Volume 7 Supplement 1
Proinflammatory role for AT1receptors in the rat synovium
© BioMed Central Ltd 2005
Received: 11 January 2005
Published: 17 February 2005
The increasing recognition that angiotensin II (Ang II) has proinflammatory roles suggests it may therefore contribute to chronic inflammatory conditions such as rheumatoid arthritis (RA), but this requires investigation. Walsh and colleagues demonstrated the presence and upregulation of AT1 receptors  and angiotensin-converting enzyme  in the synovium of RA patients. The aim of this study was to elucidate the role of Ang II in rat knee joint pathophysiology and to investigate the anti-inflammatory potential of AT1 receptor antagonist losartan in models of arthritis. The second phase of this study was to determine the mechanism of any anti-inflammatory action of losartan. In vivo losartan has been reported to undergo hepatic first-pass metabolism , yielding two metabolites, EXP-3174 (the active metabolite) and EXP-3179. The latter is structurally similar to the non-selective cyclooxygenase inhibitor indomethacin. Since the anti-inflammatory benefit of cyclooxygenase inhibitors is well documented, we aimed to determine whether any anti-inflammatory benefit associated with losartan was attributable to AT1 receptor antagonism or inhibitory action on the prostanoid system.
Experimental arthritis was induced under anaesthesia (halothane/O2/N2O) by intra-articular and peri-articular injection of Freund's complete adjuvant in adult male Wistar rats (350 ± 20 g body weight, mean ± SEM, n = 6). Knee joint swelling was measured using callipers and expressed as the percentage change from pre-induction values. The anti-inflammatory potential of losartan (Merck & Co., USA) was tested both prophylactically and therapeutically. Prophylactically, losartan (15 mg/kg; subcutaneous) was given 1 hour prior to induction of inflammation and every 48 hours thereafter. Therapeutically, 12 days after the induction of inflammation, losartan (15 mg/kg; subcutaneous) treatment was started and dosing continued every 48 hours. The mechanism of action of losartan was investigated using EXP 3174 (Merck & Co.), given prophylactically (15 mg/kg; subcutaneous, maintenance every 48 hours) 1 hour prior to induction of inflammation (Freund's complete adjuvant).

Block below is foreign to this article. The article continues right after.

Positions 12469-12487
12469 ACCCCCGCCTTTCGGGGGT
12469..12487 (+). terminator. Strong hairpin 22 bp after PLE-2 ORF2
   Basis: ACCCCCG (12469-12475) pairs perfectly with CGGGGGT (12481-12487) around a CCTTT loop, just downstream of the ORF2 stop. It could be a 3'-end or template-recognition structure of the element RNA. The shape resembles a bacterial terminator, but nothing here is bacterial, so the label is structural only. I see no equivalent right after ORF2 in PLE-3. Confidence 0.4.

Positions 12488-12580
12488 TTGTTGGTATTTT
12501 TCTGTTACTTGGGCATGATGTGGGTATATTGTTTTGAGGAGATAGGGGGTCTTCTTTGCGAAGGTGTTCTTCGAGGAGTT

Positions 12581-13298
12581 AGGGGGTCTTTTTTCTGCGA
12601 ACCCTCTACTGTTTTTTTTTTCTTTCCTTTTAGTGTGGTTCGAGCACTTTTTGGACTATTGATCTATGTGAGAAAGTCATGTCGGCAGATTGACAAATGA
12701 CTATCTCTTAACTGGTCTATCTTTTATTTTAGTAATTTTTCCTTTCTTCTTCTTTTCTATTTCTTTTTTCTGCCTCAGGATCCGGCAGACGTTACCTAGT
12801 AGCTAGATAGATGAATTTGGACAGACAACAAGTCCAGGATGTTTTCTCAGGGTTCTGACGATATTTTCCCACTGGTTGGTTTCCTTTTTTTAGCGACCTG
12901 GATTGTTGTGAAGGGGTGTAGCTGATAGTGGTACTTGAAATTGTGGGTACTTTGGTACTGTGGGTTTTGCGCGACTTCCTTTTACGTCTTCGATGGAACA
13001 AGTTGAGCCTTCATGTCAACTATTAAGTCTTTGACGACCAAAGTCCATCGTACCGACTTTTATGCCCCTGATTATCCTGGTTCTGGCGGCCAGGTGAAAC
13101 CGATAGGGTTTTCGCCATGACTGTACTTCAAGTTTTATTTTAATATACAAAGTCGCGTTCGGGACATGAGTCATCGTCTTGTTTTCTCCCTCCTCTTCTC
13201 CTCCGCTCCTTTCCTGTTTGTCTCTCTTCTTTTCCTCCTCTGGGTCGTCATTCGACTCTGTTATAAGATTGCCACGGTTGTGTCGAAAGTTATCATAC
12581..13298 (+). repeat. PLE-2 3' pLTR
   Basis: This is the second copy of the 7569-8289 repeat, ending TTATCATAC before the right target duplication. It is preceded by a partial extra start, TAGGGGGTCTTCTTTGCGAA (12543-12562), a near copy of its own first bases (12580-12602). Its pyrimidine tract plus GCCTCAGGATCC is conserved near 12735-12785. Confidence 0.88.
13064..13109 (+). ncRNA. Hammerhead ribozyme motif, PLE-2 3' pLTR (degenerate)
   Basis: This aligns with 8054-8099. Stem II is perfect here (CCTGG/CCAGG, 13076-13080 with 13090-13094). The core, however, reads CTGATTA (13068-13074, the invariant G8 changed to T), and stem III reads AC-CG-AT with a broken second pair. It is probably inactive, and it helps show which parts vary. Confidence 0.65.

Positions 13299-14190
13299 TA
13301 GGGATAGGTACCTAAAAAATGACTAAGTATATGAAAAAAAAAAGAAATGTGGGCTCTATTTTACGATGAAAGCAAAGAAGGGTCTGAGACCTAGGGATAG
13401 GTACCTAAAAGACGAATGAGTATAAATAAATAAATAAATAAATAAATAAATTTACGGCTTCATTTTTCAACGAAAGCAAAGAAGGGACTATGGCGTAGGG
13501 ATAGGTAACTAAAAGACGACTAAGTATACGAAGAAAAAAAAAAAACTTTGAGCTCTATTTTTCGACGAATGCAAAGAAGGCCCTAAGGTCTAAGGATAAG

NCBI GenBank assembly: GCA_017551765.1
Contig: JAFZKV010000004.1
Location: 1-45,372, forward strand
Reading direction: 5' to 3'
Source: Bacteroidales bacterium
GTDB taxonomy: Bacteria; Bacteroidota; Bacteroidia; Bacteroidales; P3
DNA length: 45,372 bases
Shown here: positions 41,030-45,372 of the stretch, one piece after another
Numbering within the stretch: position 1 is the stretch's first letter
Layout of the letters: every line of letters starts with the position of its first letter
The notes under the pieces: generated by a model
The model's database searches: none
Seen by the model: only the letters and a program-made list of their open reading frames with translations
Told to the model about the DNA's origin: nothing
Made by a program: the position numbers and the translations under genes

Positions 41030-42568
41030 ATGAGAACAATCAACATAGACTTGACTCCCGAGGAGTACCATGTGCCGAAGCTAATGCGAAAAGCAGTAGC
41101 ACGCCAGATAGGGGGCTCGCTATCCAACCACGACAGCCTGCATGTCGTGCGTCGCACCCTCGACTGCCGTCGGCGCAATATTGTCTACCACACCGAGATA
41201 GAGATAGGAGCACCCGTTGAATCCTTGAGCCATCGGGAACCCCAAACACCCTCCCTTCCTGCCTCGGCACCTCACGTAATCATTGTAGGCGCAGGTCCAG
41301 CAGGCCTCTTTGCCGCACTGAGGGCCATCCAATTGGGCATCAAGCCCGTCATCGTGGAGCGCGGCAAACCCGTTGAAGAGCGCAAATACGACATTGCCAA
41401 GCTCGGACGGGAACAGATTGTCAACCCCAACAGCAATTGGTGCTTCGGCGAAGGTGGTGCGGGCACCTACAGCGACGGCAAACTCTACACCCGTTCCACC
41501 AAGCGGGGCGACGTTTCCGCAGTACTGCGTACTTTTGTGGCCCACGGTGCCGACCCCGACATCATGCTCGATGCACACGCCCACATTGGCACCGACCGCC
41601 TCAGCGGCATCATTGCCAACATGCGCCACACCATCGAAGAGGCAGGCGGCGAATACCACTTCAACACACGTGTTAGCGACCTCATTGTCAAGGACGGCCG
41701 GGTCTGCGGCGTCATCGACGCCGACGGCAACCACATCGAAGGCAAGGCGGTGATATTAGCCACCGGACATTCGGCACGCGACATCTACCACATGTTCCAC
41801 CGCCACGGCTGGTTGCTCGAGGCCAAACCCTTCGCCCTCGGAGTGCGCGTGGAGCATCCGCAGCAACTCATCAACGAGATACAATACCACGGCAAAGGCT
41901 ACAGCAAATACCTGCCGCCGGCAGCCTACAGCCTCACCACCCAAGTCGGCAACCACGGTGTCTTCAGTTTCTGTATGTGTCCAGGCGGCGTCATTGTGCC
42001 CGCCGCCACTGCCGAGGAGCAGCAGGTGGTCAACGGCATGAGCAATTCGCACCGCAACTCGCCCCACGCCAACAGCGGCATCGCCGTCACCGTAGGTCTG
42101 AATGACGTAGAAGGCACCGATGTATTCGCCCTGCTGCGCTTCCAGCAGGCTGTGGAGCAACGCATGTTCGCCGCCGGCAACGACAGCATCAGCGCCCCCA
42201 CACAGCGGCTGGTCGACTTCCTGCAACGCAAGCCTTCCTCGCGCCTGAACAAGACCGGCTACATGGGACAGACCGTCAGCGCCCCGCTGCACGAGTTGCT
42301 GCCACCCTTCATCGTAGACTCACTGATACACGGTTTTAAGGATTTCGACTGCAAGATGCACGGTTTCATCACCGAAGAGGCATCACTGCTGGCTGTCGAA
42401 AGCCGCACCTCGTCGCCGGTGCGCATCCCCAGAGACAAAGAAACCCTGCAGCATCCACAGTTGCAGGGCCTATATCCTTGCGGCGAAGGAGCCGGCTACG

U937 human monocytes at a logarithmic phase of growth were harvested and adjusted to 106 cells/ml in the presence of 10 nM phorbol 12-myristate 13-acetate for 3 days to differentiate into adherent macrophages. Cells were then quiesced for 24 hours before experiments commenced. Cells were then stimulated with lipopolysaccharide (50 ng/ml) incubated in the presence of medium (control), Ang II (10-9 mol) or losartan (10-9 mol to 10-6 mol). Supernatants were collected and tumour necrosis factor alpha (TNF-α) levels measured by ELISA.
Prophylactic administration of losartan resulted in a significant reduction in knee joint swelling over 14 days (two-way analysis of variance [ANOVA], P < 0.00001; n = 6). Therapeutic losartan treatment reduced established knee joint swelling compared with vehicle control (two-way ANOVA, P < 0.00001; n = 7). Prophylactic administration of EXP-3174 also resulted in a reduced percentage increase in knee joint diameter, again found to be significant (two-way ANOVA, P < 0.00001; n = 6–8). Losartan inhibited TNF-α production from U937 cells in a dose-dependent manner (cf. LPS-treated cells; n = 3).
The anti-inflammatory benefit of both prophylactic and therapeutic losartan treatment suggests both an important role for Ang II in arthritis, and a novel therapeutic application for AT1 receptor antagonists. This anti-inflammatory action may be due to inhibition of TNF-α release from macrophages.
This study was funded by University of Paisley Research Funds and Merck & Co, USA.
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